[Skip to Content]
[Skip to Content Landing]
March 15, 1958


JAMA. 1958;166(11):1333. doi:10.1001/jama.1958.02990110069014

It is estimated that over one million persons in the United States have undiagnosed glaucoma.1 This is about 2% of all persons over 40. The number of cases in persons under 40 is negligible, but the incidence increases rapidly with increasing age. Because we have an aging population, because glaucoma is a leading cause of blindness acquired after 40, and because early recognition is essential if blindness from this cause is to be prevented, screening programs are being used on an ever-increasing scale. The disease is insidious in that there is usually no pain and the progressive narrowing of the visual fields is not appreciated by the victim until it is far advanced. We are here referring to chronic simple or open-angle glaucoma, which is the commonest type.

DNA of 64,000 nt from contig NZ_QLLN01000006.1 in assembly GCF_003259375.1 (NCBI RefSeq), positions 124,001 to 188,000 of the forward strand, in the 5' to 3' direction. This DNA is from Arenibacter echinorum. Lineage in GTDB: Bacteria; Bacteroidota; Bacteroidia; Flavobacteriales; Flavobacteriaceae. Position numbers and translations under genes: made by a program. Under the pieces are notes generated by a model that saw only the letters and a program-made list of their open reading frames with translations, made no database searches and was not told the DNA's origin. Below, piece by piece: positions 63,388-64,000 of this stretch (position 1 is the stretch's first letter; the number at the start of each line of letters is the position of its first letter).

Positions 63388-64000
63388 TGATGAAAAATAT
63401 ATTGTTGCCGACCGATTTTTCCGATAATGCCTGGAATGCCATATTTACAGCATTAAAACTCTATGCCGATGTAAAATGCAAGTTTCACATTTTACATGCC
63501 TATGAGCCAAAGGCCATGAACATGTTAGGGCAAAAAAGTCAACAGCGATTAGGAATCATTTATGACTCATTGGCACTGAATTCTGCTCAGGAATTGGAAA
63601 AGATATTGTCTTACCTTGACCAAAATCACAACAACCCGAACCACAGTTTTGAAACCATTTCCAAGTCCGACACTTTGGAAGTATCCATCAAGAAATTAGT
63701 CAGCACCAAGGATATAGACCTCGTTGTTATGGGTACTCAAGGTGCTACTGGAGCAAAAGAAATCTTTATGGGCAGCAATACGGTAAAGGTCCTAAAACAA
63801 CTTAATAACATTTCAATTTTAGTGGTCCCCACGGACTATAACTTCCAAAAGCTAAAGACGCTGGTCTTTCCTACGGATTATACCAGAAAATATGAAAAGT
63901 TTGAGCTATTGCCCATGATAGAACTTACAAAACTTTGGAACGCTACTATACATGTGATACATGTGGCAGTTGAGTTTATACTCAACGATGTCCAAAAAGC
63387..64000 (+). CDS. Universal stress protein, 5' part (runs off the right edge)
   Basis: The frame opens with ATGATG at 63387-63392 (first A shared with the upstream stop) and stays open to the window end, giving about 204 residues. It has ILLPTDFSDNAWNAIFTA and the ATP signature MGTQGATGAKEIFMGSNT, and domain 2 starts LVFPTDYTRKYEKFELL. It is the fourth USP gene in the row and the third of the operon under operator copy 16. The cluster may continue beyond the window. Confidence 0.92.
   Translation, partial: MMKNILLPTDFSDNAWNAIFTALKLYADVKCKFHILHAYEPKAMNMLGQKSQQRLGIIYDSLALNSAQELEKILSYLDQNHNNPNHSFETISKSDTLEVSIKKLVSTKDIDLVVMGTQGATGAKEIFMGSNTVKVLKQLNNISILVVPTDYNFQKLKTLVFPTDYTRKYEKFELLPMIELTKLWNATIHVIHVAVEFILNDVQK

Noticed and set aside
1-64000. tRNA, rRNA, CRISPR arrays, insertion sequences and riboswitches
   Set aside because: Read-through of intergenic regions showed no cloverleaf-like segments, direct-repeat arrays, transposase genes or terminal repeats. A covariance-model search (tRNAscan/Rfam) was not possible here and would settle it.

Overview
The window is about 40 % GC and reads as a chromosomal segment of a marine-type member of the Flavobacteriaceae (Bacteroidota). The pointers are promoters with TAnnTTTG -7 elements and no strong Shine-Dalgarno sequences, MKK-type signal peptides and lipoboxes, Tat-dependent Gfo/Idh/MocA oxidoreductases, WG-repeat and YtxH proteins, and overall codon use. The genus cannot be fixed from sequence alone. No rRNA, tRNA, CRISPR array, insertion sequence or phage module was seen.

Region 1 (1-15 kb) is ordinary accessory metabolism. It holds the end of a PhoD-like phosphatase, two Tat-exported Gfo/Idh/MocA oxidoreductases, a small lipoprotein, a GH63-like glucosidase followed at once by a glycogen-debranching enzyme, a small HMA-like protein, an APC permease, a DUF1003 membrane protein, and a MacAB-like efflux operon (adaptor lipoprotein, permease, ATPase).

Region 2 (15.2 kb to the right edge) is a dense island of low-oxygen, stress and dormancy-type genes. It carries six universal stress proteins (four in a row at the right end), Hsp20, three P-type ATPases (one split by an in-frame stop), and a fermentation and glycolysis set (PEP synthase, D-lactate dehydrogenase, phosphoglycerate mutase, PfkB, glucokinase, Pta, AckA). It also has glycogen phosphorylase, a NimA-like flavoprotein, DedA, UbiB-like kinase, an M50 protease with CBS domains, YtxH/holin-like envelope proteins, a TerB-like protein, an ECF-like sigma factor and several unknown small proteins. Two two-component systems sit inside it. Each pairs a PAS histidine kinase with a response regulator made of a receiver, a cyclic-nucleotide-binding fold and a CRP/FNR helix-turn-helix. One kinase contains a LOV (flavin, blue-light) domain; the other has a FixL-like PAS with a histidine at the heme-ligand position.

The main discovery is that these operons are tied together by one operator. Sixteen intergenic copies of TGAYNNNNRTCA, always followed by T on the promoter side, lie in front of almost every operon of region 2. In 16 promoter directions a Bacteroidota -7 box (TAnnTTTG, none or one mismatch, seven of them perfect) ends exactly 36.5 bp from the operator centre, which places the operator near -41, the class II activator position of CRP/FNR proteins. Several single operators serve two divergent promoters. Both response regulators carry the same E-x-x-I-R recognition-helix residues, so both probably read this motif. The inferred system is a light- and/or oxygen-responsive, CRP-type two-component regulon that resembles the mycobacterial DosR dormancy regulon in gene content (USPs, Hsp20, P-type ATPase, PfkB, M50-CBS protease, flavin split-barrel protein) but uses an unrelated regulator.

Since there are not enough trained ophthalmologists to screen the entire population over 40, it has been necessary to devise a